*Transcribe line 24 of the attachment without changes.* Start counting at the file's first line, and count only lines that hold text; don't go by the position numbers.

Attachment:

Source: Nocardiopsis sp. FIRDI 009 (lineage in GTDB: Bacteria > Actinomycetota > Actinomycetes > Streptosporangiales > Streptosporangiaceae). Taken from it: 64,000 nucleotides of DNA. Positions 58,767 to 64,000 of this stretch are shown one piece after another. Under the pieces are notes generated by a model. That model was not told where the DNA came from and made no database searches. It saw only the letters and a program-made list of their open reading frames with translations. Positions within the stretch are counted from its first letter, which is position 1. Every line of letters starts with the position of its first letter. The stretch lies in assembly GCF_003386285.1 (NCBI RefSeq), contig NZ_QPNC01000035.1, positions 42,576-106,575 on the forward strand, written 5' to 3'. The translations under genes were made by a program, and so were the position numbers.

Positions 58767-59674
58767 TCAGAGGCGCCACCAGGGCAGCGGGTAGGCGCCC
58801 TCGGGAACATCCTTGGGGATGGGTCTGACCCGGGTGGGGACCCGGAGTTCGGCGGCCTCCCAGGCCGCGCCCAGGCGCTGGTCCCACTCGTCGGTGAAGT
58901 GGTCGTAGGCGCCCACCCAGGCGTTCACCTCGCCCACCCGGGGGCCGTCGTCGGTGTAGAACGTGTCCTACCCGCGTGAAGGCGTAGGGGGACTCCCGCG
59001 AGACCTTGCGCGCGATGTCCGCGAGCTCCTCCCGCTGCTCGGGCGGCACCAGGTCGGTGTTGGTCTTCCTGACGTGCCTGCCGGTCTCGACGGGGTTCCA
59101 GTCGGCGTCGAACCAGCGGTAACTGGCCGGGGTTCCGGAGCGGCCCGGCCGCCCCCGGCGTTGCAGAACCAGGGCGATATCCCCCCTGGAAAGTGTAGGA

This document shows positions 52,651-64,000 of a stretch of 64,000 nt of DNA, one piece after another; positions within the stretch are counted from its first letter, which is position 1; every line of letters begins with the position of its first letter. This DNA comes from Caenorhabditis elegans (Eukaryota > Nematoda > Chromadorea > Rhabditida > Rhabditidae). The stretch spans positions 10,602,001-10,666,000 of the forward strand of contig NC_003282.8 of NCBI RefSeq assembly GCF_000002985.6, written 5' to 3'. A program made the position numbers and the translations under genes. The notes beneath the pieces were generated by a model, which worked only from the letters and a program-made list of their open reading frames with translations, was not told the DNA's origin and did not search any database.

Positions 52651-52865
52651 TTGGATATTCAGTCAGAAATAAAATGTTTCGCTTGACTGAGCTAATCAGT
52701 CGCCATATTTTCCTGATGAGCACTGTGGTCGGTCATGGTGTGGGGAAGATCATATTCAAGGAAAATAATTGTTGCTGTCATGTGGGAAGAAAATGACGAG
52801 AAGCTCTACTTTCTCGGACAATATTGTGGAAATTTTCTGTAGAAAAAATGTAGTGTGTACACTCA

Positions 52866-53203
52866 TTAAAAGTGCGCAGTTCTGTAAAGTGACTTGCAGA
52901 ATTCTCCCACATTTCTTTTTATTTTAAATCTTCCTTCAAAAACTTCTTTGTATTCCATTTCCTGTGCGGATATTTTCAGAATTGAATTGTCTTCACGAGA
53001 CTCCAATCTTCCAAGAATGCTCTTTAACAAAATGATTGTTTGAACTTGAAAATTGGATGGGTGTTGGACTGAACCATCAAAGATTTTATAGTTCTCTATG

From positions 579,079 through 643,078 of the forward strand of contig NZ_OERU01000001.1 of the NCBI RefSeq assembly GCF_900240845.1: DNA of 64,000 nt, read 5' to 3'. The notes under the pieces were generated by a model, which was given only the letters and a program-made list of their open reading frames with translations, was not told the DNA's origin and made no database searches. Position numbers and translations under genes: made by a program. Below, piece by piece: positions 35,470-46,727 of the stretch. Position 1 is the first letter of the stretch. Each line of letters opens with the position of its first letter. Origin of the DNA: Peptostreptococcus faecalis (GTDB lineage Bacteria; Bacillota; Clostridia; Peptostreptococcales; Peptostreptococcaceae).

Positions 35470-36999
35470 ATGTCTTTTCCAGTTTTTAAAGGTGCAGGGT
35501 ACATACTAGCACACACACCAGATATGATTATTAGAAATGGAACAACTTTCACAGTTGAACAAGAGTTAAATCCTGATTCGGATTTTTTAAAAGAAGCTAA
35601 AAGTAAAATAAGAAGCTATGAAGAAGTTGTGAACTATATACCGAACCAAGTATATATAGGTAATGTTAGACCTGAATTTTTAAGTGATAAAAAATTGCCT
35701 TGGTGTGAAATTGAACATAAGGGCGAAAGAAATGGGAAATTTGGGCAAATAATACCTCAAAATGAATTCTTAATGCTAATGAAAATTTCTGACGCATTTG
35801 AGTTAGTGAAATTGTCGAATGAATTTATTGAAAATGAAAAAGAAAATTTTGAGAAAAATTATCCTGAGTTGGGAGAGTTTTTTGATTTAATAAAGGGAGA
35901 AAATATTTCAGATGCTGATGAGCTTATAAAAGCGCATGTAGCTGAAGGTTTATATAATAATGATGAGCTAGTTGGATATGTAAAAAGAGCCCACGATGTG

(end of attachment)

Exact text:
35901 AAATATTTCAGATGCTGATGAGCTTATAAAAGCGCATGTAGCTGAAGGTTTATATAATAATGATGAGCTAGTTGGATATGTAAAAAGAGCCCACGATGTG